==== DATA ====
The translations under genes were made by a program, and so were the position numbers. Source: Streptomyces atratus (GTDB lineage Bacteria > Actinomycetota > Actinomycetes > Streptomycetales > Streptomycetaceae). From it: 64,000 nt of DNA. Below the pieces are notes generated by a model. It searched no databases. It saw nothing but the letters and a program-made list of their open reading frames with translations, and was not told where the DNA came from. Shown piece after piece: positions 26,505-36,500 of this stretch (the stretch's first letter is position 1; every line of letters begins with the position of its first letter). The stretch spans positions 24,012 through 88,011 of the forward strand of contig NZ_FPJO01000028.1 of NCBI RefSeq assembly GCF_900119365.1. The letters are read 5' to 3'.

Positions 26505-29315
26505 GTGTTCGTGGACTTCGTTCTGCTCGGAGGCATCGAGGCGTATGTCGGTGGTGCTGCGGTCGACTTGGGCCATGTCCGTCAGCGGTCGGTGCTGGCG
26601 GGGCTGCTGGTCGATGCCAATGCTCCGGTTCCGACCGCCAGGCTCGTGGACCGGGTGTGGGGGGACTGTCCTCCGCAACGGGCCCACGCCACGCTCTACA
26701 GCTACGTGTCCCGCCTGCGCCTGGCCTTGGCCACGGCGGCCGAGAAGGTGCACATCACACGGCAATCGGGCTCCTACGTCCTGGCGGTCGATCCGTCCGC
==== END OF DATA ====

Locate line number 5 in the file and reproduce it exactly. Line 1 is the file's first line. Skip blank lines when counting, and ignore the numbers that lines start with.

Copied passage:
26701 GCTACGTGTCCCGCCTGCGCCTGGCCTTGGCCACGGCGGCCGAGAAGGTGCACATCACACGGCAATCGGGCTCCTACGTCCTGGCGGTCGATCCGTCCGC